Flavian Amphitheatre

The amphitheatre is a typical building of Roman public architecture, constructed in circular or elliptical brickwork with various steps built upwards. The meaning of the name corresponds to a circular space, around the central arena, intended for the audience of spectators. Because of its structure and function, the amphitheatre differs from the Roman theatre, which is semicircular in shape and closed by a stage on the straight side of the diameter.
While the theatre was used for performances of comedies or tragedies of classical tradition for a more select audience, the amphitheatre was intended for mass performances: gladiator games, called munera, or the venationes, fights between men and fierce beasts captured in the vast territories of the Empire, in Asia and Africa.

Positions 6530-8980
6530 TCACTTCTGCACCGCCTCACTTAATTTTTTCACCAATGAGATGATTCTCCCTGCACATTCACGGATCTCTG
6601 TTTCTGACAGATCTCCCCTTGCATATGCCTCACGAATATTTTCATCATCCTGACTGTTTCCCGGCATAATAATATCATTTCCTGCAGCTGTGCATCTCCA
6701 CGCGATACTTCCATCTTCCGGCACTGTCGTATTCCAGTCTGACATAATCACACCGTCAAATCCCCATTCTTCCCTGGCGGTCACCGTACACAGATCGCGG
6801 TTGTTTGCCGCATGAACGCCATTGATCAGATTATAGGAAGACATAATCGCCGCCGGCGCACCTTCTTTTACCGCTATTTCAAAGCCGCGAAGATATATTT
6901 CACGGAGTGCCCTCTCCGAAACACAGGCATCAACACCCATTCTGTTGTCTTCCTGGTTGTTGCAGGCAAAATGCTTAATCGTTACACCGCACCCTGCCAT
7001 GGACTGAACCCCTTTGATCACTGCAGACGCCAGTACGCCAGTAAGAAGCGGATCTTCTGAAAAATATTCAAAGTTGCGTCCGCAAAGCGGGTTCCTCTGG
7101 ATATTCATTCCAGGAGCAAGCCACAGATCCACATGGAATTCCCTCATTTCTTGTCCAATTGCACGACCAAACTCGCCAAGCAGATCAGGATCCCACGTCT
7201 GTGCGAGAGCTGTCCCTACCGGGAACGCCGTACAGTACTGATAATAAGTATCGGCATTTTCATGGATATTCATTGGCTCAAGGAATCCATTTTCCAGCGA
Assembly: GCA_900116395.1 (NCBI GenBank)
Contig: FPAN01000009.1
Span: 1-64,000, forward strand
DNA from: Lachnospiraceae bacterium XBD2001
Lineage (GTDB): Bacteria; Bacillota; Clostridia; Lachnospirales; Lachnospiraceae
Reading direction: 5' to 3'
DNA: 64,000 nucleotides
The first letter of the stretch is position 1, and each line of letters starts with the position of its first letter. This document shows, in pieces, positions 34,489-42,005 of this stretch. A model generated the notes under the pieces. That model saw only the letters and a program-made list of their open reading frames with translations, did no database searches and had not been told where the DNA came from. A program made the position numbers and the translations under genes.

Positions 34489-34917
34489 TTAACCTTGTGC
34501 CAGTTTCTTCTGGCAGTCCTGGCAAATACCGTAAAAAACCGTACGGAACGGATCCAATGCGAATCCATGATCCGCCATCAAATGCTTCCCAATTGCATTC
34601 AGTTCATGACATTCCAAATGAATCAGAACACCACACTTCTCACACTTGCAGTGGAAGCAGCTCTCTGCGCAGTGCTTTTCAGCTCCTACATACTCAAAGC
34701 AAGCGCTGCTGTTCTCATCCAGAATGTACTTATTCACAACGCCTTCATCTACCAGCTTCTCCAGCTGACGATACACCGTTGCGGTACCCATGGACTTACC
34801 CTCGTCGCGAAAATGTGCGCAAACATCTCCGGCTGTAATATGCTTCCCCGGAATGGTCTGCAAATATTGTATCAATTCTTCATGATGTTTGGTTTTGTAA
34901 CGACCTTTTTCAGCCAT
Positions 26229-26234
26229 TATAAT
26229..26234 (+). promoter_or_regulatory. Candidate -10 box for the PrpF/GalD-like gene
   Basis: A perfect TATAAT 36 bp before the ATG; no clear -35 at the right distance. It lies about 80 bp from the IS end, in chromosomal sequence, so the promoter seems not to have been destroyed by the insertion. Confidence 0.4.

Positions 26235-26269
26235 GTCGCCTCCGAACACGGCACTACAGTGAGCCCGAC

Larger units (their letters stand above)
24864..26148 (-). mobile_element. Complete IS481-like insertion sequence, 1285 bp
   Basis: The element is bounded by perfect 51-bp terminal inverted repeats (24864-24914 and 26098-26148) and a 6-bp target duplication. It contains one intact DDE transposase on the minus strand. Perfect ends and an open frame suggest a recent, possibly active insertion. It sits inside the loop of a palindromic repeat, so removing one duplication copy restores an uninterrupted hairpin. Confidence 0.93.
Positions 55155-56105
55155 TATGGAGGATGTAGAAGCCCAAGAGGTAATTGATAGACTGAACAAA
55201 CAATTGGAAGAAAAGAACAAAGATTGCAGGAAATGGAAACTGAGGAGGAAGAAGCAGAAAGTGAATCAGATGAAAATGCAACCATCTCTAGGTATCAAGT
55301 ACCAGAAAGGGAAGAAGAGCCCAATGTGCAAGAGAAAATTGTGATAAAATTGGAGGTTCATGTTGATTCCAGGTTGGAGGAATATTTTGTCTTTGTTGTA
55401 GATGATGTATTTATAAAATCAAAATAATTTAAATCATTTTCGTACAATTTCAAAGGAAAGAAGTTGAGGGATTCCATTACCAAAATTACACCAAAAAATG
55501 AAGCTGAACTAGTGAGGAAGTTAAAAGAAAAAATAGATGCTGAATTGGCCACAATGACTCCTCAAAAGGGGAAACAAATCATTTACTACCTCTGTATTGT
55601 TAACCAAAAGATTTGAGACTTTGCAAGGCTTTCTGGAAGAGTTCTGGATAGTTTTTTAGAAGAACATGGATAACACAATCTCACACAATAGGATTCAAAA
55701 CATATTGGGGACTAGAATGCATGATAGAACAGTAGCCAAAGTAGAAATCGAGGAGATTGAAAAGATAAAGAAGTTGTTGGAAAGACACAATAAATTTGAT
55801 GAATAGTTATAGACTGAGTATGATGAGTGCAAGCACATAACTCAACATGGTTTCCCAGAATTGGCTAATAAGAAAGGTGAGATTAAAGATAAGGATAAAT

The most famous amphitheatre in Rome is the Colosseum, which could hold up to 50 thousand seated spectators. It was originally called the Flavian Amphitheatre, because it was finished under the Emperor Vespasian (Titus Flavius Vespasianus). It was later given the current name of Colosseum, because of the colossal bronze statue of the Emperor Nero located nearby, downstream of the Domus Aurea.